We All Live on Indigenous Land: Building Trusted Relationships in Canada’s Immigration ProcessAn Action Canada Fellowship report
Nearly 22% of Canada’s population was born outside Canada, and Canada plans to welcome another 1.2 million new Canadians by 2023. What do these newest residents learn and know about the original stewards of the land—about Indigenous Peoples, cultures and lived experiences?
New immigrants, as well as all the citizens and residents of these lands, undertake the responsibility to know Canada’s shared truth and history. But newcomers who arrive in Canada have very few opportunities to learn about Indigenous Peoples’ cultures and lived experiences.
To further the work surrounding the education of Indigenous Peoples’ histories, cultures, and lived experiences for newcomers, we undertook new research and engagement on how to support relationship building and truth telling between newcomers and Indigenous Peoples. We identified 25 recommendations to aid in building this knowledge and connections, which fall under five overarching goals.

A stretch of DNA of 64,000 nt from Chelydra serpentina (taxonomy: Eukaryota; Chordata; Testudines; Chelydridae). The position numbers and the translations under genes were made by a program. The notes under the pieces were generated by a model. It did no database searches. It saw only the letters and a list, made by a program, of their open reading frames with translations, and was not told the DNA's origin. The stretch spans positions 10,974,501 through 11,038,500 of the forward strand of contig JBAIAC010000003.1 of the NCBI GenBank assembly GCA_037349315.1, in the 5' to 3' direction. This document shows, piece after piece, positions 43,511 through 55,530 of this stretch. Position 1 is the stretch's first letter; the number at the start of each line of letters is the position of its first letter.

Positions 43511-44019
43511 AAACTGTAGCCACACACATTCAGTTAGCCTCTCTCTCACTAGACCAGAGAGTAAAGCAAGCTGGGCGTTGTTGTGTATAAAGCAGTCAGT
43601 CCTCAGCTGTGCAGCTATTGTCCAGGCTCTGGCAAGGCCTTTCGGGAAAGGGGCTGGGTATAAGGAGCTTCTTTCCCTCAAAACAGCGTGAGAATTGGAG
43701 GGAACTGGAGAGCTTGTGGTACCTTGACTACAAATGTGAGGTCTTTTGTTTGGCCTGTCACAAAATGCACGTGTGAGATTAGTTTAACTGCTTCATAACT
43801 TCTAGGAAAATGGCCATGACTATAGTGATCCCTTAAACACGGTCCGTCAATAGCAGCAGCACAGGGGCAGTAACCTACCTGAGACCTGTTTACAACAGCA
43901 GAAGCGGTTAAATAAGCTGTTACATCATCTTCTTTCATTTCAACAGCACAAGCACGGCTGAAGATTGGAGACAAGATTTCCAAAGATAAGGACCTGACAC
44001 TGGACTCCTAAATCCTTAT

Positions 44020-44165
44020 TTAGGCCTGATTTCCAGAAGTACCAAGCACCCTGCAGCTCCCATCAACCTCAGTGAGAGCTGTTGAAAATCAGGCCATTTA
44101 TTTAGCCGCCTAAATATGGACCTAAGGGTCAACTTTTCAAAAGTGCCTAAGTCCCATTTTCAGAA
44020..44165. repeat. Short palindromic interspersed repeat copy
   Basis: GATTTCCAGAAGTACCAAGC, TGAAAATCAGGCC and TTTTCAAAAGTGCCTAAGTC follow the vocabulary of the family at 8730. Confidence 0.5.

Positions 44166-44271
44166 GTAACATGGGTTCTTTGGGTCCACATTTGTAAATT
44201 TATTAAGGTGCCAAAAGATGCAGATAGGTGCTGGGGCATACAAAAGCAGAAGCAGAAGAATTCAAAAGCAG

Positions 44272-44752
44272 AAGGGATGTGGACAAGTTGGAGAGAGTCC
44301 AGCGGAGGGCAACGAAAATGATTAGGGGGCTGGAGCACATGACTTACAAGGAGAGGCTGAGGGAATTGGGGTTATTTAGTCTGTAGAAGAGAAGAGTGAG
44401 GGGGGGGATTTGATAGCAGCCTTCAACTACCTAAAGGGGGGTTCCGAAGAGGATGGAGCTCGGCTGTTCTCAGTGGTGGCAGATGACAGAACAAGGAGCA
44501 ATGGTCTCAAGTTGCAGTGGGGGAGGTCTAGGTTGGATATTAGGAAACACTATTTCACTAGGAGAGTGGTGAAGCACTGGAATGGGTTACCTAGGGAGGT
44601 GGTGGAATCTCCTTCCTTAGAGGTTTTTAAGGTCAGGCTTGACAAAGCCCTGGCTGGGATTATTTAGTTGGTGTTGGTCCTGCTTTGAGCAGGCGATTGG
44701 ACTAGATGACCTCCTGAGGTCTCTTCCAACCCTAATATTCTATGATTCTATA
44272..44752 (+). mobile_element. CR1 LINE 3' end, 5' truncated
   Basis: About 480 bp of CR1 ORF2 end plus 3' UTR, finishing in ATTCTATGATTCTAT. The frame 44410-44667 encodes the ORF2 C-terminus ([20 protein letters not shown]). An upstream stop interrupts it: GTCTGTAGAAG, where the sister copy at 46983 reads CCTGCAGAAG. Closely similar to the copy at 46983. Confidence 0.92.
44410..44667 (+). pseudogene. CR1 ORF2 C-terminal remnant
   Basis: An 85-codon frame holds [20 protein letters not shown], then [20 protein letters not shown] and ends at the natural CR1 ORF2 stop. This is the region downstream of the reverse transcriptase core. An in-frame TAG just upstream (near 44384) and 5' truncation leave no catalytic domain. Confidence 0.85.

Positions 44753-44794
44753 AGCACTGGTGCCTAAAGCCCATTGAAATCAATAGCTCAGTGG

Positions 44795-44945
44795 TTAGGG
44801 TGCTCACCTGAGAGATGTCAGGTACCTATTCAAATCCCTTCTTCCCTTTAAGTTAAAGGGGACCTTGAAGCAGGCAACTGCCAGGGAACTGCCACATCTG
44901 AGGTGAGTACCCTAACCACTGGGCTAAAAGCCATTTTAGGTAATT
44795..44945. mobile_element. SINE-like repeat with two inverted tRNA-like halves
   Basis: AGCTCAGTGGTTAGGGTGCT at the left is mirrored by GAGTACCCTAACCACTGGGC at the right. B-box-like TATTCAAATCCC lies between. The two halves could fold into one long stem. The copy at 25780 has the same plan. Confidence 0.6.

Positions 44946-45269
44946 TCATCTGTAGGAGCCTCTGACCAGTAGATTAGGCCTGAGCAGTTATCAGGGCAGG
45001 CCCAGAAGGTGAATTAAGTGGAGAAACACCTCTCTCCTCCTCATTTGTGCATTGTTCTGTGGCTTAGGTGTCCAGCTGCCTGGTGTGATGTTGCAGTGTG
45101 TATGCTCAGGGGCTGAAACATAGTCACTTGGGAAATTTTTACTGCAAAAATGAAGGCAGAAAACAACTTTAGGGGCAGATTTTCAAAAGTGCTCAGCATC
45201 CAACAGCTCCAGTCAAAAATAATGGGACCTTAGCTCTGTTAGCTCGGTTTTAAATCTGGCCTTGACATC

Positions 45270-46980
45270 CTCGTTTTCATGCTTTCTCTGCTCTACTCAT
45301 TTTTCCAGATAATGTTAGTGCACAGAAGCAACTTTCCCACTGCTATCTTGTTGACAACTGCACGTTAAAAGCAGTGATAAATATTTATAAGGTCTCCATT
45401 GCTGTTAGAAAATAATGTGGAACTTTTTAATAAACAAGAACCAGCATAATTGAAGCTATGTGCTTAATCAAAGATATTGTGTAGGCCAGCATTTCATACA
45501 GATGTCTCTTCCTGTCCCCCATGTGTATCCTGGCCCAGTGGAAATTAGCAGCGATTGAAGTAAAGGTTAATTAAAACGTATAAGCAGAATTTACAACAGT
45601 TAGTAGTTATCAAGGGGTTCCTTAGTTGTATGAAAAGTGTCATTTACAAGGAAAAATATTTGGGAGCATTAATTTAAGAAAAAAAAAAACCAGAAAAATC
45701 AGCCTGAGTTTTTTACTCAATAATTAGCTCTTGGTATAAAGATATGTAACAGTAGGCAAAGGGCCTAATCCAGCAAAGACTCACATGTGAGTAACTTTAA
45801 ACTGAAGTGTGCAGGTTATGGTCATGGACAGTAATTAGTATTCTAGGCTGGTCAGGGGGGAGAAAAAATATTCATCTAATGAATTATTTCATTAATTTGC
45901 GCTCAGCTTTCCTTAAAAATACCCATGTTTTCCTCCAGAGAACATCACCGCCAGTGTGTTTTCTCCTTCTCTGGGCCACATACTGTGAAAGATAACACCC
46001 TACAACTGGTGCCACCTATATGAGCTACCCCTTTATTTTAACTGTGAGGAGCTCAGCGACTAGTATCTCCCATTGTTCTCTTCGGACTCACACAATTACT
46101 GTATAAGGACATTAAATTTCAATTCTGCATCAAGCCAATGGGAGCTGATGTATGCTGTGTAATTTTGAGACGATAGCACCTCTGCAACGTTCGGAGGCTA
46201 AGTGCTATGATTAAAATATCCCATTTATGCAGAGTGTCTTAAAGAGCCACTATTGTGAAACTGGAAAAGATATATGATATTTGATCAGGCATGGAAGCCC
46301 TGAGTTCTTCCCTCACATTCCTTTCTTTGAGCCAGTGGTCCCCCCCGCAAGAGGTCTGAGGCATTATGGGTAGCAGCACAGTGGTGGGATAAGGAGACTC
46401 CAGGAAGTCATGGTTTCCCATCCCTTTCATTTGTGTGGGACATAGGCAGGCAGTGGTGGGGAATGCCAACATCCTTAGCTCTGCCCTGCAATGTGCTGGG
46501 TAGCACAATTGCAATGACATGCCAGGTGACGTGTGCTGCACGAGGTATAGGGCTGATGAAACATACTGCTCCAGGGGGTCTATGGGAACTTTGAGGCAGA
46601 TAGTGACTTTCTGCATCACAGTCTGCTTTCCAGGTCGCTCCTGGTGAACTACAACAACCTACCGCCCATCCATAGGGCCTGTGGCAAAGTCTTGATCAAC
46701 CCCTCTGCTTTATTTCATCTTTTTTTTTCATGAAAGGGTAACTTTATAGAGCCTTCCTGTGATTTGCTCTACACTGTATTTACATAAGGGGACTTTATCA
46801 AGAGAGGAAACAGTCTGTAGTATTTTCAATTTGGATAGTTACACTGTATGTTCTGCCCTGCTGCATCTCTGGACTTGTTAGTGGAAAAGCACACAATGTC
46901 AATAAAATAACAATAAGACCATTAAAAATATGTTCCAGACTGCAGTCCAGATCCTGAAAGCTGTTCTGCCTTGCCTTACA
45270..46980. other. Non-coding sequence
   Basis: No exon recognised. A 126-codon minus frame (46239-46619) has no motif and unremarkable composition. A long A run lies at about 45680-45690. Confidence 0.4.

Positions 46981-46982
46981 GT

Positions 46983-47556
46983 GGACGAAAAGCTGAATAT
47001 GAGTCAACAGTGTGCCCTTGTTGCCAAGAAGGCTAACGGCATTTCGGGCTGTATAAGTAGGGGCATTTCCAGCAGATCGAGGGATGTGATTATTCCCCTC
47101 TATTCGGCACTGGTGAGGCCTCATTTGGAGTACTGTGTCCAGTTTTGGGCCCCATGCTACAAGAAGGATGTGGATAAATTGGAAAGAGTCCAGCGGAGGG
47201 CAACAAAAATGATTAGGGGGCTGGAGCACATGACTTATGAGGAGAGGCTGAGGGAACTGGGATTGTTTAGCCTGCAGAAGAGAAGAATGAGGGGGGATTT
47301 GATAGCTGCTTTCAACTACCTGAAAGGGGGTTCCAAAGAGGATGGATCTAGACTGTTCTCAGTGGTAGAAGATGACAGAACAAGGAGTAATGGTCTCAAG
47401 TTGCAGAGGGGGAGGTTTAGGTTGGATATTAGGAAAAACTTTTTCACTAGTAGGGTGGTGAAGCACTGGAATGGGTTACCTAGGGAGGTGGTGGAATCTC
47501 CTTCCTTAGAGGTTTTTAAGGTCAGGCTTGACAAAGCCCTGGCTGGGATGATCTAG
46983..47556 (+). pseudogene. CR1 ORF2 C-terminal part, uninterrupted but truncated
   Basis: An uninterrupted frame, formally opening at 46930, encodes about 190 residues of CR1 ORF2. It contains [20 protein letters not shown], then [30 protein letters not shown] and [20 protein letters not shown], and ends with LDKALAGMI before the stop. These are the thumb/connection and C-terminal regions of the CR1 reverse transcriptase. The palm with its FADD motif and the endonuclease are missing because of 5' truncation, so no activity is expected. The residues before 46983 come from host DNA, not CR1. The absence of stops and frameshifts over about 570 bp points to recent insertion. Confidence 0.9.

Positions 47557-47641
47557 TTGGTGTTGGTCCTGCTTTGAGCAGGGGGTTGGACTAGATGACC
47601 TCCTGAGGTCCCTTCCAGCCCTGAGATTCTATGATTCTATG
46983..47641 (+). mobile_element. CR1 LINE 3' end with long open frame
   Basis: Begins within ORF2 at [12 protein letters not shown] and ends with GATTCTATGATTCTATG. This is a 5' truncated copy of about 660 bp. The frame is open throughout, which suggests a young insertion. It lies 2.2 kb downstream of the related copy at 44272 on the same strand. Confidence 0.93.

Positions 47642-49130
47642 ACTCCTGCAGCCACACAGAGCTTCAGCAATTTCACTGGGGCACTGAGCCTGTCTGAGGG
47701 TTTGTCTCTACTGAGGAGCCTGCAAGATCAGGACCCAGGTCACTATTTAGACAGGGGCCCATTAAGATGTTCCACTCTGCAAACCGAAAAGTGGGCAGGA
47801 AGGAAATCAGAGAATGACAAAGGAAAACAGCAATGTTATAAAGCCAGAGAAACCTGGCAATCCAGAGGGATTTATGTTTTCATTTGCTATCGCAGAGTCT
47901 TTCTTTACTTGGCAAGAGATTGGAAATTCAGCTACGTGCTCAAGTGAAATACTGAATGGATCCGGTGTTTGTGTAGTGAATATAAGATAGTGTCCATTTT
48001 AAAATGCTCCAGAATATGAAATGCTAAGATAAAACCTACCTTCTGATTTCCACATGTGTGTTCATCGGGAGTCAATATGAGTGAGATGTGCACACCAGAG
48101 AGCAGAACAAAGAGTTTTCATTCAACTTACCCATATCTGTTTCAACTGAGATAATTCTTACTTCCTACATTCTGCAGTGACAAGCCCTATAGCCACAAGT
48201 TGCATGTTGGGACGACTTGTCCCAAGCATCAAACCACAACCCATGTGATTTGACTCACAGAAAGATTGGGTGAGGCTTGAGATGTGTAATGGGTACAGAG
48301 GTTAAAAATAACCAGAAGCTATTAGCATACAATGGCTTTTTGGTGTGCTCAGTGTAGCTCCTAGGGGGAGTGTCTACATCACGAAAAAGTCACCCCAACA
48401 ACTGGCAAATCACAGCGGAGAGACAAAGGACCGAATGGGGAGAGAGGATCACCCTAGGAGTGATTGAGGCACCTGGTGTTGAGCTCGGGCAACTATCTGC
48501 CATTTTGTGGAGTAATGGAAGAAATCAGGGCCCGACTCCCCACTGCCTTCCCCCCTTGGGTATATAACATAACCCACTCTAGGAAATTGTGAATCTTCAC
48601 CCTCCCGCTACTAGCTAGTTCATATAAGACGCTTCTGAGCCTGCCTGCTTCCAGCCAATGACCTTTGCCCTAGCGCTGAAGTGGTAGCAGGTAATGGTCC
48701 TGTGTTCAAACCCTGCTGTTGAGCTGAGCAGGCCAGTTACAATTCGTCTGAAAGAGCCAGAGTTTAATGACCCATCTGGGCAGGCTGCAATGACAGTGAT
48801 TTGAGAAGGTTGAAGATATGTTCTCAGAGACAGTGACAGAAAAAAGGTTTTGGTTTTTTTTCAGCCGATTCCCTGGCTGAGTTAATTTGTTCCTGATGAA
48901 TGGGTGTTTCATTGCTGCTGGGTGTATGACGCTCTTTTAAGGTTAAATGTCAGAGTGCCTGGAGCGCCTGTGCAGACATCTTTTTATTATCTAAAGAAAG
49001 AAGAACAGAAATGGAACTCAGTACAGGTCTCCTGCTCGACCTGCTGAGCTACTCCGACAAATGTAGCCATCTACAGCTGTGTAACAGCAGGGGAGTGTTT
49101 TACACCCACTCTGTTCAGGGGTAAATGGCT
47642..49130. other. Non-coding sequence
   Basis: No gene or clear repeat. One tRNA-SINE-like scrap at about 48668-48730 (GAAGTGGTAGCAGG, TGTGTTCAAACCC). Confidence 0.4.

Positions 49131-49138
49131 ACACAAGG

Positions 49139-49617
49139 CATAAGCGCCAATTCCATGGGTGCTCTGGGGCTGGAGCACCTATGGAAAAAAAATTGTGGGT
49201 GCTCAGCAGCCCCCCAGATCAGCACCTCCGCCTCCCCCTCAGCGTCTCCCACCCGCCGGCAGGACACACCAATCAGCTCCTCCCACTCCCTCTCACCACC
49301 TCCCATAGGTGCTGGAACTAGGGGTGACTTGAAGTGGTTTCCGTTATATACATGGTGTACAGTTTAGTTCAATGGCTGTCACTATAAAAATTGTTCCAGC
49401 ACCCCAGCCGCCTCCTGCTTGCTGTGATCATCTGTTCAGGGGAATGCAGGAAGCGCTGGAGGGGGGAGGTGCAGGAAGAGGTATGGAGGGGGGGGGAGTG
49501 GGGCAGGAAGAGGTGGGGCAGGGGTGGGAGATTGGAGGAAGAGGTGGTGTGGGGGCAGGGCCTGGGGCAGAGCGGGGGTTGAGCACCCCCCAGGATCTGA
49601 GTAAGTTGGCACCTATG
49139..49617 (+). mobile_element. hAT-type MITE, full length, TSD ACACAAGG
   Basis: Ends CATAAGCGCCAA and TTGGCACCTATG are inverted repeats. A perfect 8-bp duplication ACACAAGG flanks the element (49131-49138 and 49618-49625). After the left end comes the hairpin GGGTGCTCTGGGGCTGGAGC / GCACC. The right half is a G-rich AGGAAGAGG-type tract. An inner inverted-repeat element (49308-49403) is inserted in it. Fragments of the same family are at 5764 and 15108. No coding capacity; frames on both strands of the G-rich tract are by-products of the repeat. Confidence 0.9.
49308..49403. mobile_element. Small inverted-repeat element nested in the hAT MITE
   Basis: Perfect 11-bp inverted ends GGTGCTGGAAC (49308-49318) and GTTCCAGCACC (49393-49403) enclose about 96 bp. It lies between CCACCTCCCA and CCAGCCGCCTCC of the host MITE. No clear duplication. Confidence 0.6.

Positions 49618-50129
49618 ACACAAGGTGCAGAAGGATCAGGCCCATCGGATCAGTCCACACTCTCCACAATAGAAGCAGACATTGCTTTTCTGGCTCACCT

Goal 1: Centre Indigenous Peoples and histories in agencies through training, technology and inclusion.
Goal 2: Increase Indigenous participation and understanding within immigration policy-making.
Goal 3: Enhance newcomers education on Indigenous Peoples’ histories, cultures and lived experiences.
Goal 4: Increase indigenous awareness in settlement services.
Goal 5: Enhance Indigenous awareness through community engagement and self learning.
These goals and recommendations aim to enhance newcomers’ understanding of Canada’s history, and in doing so, create a national identity that is accountable to truth.